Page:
Bacri

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BACRI

BACRI , Algerian family prominent near the end of Ottoman rule, with special status within the community and at the dey's court. The family had an important role in diplomatic relations between the Ottomans and several European states as well as in ransoming Jewish captives and arming neutral fleets in the Mediterranean. It had two branches, one in the capital, *Algiers, which had relations with France in Napoleon's time, the other near the western borders, in *Oran, which had connections with Spain. Relations with France, however, were not smooth, as in 1795 when the authorities impounded their merchandise in retaliation for the family's arming a pirate ship. After the Napoleonic era the Bacris did increased business with Spain.

[Shalom Bar-Asher (2nd ed.)]

joseph coen bacri (1740–1817), banker, trader, and communal leader, was born in Algiers. He founded the Bacri Frères firm which played a significant role in Algerian politics for fifty years. The firm was an important wheat supplier to France during the Napoleonic period. In 1811, after the execution on a charge of treason of his son David, who had been active manager of the firm for several years, Joseph reassumed the management of the firm's affairs and was appointed leader of the Algerian Jewish community by the dey. However, in 1816, the dey confiscated his possessions and banished him from Algiers. According to other sources, he fled because of the anti-Jewish atmosphere. Bacri died in poverty in Leghorn.

david coen bacri (1770–1811), son of Joseph, was a financier and communal leader. David had widespread shipping and trading interests and served as the financial agent for many European firms and governments. In 1797 he married Aziza, a niece of Naphtali *Busnach. Busnach, a statesman who was able to manipulate the Algerian Regency for his own purposes, became a partner in the firm. Under David's management, the firm of Bacri Busnach became so powerful and its operations so extensive that it was able to defy the British government and buy captured allied vessels from French privateers.

Acting on the advice of Bacri Busnach, the dey authorized a five-million franc loan to the French Directory. The credit for the loan was later transferred to the firm. The subsequent 30-year-long dispute over the settlement of the loan was one of the factors which exacerbated relations between Algiers and France, and led eventually to the French occupation of Algeria in 1830. After Naphtali's assassination by a soldier of the dey's palace guard in June 1805, Bacri Busnach became insolvent. David was imprisoned for allegedly owing the government five million francs. The European governments, however, which had profited by David's business activities, put pressure on the Algerian Regency and secured his release. These same governments then helped David set up the Bacri firm in payment for his past services to them. In 1806 the dey named him head of the Jewish community. Subsequently, his enemy, David Duran, who wanted the leadership for himself, denounced Bacri to the authorities and he was executed for treason.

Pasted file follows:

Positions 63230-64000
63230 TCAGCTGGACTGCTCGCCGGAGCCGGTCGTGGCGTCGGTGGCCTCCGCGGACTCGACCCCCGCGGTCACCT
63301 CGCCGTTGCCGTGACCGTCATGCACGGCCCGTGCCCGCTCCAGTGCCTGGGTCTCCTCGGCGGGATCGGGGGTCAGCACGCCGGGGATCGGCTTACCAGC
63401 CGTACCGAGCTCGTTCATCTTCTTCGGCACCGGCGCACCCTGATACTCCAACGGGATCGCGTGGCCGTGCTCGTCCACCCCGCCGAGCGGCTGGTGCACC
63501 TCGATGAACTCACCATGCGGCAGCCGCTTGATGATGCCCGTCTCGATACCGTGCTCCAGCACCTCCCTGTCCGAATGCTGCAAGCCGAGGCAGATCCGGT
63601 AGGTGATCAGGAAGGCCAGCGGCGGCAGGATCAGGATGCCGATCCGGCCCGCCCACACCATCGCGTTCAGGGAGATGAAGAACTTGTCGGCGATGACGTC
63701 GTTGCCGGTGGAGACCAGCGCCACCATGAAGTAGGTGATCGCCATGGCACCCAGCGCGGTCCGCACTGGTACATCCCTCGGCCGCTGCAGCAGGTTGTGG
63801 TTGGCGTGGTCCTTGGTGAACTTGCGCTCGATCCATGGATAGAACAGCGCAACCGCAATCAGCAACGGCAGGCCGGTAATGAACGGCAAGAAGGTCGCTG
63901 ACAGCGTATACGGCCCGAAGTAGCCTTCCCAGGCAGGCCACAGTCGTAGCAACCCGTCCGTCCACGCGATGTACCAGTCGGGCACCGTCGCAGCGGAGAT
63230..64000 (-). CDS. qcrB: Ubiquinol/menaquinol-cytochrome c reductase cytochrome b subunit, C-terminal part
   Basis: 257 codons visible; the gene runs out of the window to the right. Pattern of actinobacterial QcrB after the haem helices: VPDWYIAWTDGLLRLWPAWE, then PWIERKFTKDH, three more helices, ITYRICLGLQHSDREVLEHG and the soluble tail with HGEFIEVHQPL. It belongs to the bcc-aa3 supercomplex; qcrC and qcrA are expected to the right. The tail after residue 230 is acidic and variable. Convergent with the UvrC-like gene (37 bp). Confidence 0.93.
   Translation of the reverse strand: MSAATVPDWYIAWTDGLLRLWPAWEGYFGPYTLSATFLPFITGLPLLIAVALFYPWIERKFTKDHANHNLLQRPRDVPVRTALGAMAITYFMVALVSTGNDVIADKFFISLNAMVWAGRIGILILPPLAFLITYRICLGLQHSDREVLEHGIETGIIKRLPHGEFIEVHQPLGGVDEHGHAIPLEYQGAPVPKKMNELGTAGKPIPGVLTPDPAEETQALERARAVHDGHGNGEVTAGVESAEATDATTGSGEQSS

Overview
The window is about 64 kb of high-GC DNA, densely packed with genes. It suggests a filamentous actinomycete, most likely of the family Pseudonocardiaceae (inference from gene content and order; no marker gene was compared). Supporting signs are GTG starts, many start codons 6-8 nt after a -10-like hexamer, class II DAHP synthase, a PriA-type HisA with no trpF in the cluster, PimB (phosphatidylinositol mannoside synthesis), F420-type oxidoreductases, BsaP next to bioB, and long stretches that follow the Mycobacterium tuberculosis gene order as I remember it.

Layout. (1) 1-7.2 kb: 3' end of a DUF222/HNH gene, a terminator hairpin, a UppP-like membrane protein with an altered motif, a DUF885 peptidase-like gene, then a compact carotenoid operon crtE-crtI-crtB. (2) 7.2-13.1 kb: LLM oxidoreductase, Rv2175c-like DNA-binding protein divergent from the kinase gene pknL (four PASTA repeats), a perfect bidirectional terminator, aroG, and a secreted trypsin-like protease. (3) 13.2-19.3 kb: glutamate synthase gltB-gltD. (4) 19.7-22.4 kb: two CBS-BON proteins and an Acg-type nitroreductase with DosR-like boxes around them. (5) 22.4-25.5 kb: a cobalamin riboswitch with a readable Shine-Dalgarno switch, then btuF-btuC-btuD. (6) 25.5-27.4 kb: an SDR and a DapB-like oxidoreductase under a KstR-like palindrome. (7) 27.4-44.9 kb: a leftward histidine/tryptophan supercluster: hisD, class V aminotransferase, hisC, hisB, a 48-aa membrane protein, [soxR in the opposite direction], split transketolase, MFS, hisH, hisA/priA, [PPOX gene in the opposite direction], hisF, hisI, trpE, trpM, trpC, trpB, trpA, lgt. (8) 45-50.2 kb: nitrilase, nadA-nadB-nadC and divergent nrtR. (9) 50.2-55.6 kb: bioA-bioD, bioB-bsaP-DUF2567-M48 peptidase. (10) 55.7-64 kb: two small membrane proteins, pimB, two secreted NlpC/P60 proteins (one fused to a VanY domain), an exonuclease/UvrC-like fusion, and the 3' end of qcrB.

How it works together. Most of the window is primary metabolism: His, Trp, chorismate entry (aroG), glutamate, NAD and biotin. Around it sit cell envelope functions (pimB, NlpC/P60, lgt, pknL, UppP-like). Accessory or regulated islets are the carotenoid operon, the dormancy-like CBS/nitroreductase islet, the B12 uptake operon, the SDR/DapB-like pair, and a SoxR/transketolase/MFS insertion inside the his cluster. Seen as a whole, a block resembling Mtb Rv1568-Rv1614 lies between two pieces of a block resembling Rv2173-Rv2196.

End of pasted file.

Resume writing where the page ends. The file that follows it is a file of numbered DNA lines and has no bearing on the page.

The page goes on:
jacob coen bacri (1763–1836), a financier, served as French consul in Algiers under the restored Bourbon monarchy. In 1827, he represented Charles x in negotiations with Dey Hassan in regard to a French claim. Hassan, angered by Bacri's impassioned defense of French interests, insulted him. The French government regarded the dey's action as a national insult and as an immediate excuse to declare war. The war resulted in the French conquest of Algiers in 1830 and the banishment of the dey.

Bacri, who had left Algiers at the outbreak of the war, settled in Paris. During the last years of his life, he was continually importuned by creditors because of his inability to collect a 35-million-franc debt from the Spanish government.

[Joachim O. Ronall]

bibliography:

M. Eisenbeth, in: Revue Africaine, 96 (1952), 372–83; M. Rosenstock, "Economic and Social Condition among the Jews in Algeria," in: H.J. 18 (1956), 3–26; Hirschberg, Afrikah, index (includes bibliographies); R. Ayoun and B. Cohen, Les Juifs d'Algérie, (1982), 102–13. add. bibliography: M. Hoexter, "Ha-Edah ha-Yehudit be-Aljir ve-Mekoma …" in: Sefunot, 17 (1983), 133–63.